Well, here we are. All our bags are packed; we’re ready to go. It is approaching midnight, and we have a matter of hours left in Korea, at least until the end of next year. Actually, our flight was delayed due to maintenance issues, so we have two hours more than we thought we would, but still—this time tomorrow, we will be well on our way to New York.
This morning we woke up to the first real snow of the winter. It wasn’t much—maybe a centimeter—but it was enough to cover the ground, at least. When I walked to school, the crisp, pale blue sky was littered with tufts of cloud dyed sherbet orange by a sun that had yet to rise up over the mountains. It seemed like the first truly clear sky I had seen in quite some time, almost as if the weather had decided to give us one beautiful day before we left.
I know that I have a lot to look forward to next year, but somehow I can’t help but think of endings now, rather than beginnings. On Tuesday we said goodbye to our car, which we had driven for thirteen years. I had no emotional attachment to it; it was a means of transportation to convey us from one point to another when public transportation was less than ideal. It did serve us well for over a decade, though, and gave us few major problems, so I am thankful for that.
As I left my office this afternoon for the last time, I paused at the door and looked around to make sure I had taken care of everything that needed taking care of. In that moment I was struck by a flashback to a similar moment many years ago. I was standing in the kitchen of my parents’ house, getting ready to leave the US for Korea. My father, from whom I inherited whatever desire for punctuality I might have, was eager to head out to the airport. “Come on,” he said. “We’ve got to get going.”
But I stopped. “Wait. Just... give me a moment.” I looked around at the kitchen one last time, taking everything in. I had no idea what lay ahead of me, but somehow I knew that this was one of those “last moments” that the road of life is strewn with. Of course, I have since sat in that very same kitchen many times, and I will soon sit in that kitchen again. But it was never the same after I left, and it won’t be the same now. When Thomas Wolfe said that you can’t go home again, that is what he meant: You can always go back to the place that you once called home, but because you’ve changed it won’t be what it used to be.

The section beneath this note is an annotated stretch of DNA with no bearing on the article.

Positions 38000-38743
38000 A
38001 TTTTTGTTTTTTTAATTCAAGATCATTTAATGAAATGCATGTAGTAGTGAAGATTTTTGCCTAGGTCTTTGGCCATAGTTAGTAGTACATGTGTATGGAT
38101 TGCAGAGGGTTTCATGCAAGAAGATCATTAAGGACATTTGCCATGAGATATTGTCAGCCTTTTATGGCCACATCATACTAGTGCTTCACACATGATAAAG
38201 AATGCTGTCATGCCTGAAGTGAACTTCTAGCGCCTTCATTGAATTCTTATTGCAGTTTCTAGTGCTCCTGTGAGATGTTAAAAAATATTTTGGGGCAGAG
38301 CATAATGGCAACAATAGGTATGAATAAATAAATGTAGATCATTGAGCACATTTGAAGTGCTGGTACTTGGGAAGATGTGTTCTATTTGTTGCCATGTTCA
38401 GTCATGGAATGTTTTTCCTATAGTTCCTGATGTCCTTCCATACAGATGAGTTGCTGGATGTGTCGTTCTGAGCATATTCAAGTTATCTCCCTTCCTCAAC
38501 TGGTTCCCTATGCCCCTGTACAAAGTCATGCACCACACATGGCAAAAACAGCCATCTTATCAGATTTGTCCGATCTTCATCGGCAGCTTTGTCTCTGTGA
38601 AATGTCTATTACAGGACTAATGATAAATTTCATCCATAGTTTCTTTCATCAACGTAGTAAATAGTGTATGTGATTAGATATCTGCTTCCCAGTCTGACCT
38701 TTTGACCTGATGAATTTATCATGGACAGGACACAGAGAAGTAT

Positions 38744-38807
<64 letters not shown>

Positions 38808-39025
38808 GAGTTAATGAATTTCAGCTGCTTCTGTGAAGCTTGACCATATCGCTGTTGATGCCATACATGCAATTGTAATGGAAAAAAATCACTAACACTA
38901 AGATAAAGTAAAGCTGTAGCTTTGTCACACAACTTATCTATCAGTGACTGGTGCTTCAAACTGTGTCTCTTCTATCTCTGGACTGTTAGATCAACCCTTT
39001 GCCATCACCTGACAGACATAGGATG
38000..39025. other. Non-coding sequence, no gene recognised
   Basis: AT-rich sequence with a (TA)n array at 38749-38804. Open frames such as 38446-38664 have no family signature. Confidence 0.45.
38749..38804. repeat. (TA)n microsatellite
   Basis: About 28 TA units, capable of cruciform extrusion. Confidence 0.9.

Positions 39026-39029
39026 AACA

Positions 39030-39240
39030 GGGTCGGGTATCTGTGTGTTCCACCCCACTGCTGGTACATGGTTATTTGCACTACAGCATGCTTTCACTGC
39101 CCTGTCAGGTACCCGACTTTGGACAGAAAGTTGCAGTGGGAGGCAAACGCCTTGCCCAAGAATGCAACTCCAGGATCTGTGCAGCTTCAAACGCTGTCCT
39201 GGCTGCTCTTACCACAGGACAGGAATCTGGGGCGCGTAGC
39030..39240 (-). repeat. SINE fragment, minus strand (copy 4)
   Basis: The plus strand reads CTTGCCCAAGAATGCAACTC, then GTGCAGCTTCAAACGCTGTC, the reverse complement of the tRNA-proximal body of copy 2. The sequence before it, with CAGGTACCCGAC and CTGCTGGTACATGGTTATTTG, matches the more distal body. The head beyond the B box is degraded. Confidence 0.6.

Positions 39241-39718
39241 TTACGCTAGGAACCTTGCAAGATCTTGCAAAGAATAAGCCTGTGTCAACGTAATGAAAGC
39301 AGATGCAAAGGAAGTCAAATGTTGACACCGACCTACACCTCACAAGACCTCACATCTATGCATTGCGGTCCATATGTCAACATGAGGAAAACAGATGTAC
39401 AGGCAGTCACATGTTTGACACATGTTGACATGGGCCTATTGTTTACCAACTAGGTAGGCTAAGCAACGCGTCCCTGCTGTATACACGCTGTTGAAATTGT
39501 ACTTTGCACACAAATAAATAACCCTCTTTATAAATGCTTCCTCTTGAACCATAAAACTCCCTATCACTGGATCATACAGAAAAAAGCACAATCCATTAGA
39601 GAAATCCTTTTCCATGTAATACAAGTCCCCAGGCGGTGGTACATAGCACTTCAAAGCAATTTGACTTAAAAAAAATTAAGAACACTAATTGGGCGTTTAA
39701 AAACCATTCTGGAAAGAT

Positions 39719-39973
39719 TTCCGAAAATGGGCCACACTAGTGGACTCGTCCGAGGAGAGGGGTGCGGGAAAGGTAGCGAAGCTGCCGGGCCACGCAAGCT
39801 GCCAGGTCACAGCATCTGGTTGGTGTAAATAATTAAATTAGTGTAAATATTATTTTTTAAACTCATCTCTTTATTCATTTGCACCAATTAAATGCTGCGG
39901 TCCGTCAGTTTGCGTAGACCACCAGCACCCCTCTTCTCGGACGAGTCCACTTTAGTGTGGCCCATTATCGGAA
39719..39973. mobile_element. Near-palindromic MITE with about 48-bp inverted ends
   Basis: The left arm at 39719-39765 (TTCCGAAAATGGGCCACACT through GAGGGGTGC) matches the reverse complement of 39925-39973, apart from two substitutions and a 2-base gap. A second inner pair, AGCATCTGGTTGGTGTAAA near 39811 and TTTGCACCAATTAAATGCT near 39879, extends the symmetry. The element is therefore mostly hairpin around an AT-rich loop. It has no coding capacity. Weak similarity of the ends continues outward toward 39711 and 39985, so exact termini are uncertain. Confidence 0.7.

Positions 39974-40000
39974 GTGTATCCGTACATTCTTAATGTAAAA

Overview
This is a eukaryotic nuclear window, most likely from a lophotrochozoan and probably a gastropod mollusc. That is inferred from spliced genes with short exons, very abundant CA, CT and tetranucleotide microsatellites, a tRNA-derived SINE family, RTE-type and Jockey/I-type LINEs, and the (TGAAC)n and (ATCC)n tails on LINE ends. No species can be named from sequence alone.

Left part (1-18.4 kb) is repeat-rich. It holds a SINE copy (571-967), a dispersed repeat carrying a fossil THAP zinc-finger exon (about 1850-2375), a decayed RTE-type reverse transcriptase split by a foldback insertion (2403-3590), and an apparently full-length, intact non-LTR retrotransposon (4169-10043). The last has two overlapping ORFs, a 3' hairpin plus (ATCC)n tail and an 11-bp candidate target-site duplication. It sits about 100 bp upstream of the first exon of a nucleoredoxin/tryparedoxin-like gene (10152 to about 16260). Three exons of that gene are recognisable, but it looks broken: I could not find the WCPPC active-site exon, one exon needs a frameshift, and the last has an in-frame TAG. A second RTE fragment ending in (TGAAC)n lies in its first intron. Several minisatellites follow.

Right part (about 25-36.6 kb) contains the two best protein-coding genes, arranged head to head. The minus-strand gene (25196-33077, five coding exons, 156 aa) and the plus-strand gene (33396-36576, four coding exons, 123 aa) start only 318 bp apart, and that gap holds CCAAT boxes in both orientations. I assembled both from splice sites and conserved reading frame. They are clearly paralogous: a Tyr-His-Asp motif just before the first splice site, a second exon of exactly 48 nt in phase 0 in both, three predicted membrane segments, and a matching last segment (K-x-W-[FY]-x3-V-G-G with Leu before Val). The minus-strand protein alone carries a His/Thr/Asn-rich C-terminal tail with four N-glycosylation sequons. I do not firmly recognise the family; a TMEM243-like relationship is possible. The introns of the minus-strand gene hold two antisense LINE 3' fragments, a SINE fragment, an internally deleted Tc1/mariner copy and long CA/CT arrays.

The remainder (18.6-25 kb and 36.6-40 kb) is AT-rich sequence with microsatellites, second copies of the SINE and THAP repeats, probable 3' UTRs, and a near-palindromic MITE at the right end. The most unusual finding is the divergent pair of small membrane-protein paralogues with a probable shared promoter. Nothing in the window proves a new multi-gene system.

Of course, this leaving is only going to be for a year. The older I get, the shorter a year seems, and I know that this one will be over before I know it, like so many before. But I wonder how I will have changed when it comes time to return home. The idea of spending a year in the US is, to be perfectly honest, somewhat daunting right now. People keep telling me what a great time I am going to have, and I do indeed expect to have a rewarding time... but right now all I can feel is the melancholy of leaving. I would be lying if I said there wasn’t a part of me that didn’t want to go.
But go we will, and adventures we will have. I’m looking forward to seeing family and friends, and to making new friends along the way. I’m looking forward to seeing what has become of the country I left behind, since brief visits aren’t really enough to give me a proper feel of things. I’m looking forward to being able to devote time to research and other projects that I have been wanting to undertake. And, at the end of it all, I will look forward to coming back home and bringing all of those experiences with me to share with everyone here.